End the World Bank's
Corporate Welfare Programs!

by the 50 Years Is Enough Network

from the book

Democratizing the Global Economy

Kevin Danaher - editor

Common Courage Press 2001


During the l990s, the World Bank Group (WBG) saw that private corporations were investing more in some middle-income "developing" countries at the same time as governments were cutting aid budgets. Rather than focus on making up the shortfall to the most impoverished countries, the Bank is determined to jump in front of the investment parade. It is not enough, it seems, that the rules it imposes through its (and the IMF's) notorious structural adjustment programs force markets open for corporations and ensure them a supply of cheap labor and commodities. So the WBG is devoting more attention and resources to its division that lends directly to private corporations, the International Finance Corporation (IFC), and has assigned it the task of devising the WBG's overall "Private Sector Development Strategy."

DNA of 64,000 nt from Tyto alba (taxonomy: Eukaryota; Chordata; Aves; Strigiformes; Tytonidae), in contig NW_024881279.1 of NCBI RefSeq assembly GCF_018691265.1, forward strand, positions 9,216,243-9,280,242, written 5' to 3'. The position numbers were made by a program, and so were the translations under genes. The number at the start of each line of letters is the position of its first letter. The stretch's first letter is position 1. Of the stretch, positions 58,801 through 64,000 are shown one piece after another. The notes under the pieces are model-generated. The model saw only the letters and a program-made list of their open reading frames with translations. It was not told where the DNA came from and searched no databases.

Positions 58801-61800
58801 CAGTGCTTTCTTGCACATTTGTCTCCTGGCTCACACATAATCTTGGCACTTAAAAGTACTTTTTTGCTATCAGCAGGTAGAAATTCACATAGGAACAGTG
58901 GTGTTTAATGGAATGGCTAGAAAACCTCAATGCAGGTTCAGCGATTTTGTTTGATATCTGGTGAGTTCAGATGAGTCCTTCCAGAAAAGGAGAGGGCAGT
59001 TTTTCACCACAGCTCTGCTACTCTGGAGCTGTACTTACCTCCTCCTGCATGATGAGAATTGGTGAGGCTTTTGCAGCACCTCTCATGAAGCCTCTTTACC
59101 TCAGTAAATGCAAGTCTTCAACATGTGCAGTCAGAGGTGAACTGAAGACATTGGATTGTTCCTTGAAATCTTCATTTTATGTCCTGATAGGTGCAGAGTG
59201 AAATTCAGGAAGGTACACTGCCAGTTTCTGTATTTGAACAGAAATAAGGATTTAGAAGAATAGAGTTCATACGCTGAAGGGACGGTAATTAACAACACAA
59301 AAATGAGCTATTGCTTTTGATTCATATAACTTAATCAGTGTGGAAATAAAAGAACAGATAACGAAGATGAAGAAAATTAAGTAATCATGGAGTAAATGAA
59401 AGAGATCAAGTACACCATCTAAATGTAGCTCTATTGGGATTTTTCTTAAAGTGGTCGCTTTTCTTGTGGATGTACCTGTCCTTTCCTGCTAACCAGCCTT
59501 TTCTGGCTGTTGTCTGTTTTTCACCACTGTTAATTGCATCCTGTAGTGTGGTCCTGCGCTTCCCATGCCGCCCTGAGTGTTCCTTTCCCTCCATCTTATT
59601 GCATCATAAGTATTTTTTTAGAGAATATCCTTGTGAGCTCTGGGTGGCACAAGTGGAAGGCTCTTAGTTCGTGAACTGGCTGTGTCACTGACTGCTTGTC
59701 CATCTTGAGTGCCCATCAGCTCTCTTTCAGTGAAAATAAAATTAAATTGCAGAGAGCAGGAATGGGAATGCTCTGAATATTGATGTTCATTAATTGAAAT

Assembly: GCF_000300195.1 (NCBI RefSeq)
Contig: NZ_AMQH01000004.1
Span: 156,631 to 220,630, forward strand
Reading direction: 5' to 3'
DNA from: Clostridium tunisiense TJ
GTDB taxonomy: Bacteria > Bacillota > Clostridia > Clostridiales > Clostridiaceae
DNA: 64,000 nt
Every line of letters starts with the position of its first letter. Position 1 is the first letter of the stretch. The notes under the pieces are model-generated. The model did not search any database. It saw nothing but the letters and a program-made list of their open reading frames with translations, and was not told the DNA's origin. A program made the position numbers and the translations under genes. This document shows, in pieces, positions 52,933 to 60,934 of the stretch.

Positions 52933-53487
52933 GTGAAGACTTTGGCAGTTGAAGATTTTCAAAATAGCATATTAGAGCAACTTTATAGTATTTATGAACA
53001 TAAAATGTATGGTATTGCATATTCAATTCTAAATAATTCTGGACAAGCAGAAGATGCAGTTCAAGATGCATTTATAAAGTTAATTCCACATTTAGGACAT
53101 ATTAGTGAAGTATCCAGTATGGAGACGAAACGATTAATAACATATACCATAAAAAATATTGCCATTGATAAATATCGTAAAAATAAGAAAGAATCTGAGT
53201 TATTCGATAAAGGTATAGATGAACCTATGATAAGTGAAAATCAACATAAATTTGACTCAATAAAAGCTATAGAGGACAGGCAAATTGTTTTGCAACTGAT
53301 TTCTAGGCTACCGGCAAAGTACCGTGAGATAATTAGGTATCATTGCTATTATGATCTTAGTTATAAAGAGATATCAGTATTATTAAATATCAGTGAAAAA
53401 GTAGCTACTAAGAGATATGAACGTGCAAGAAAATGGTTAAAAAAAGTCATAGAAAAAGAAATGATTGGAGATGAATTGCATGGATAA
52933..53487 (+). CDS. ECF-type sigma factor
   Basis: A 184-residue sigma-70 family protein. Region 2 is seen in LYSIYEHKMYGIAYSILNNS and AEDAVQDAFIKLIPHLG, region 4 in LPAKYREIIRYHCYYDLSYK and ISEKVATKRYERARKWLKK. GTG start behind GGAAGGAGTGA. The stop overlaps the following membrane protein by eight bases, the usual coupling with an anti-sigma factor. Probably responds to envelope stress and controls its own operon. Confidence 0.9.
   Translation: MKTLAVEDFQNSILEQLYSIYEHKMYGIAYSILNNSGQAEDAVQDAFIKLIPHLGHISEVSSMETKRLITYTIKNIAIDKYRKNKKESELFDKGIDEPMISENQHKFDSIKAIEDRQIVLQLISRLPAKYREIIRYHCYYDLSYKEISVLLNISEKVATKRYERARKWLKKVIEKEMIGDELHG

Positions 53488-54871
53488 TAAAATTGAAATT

The Private Sector Development Strategy aims to further the interests of the private sector, including its expansion "into areas traditionally the preserve of governments" in Southern countries, such as "health and education services." But the IFC's record in fighting poverty and protecting the environment is abysmal, and it is even less accountable to the public than the other components of the World Bank Group. Rather than having its influence expand, the IFC should be abolished, along with the Bank's other private sector arm, the Multilateral Investment Guarantee Agency (MIGA) which provides investment insurance for transnational corporations. An impressive consensus on this recommendation is now emerging, one that ranges from conservative economists advising the U.S. government to labor groups, environmental organizations and development agencies: the IFC and MIGA are beyond reform. The 50 Years Is Enough Network further demands that the WBG's existing private-sector investments be liquidated to provide funds for reparations to victims of structural adjustment and environmental devastation caused by WBG projects.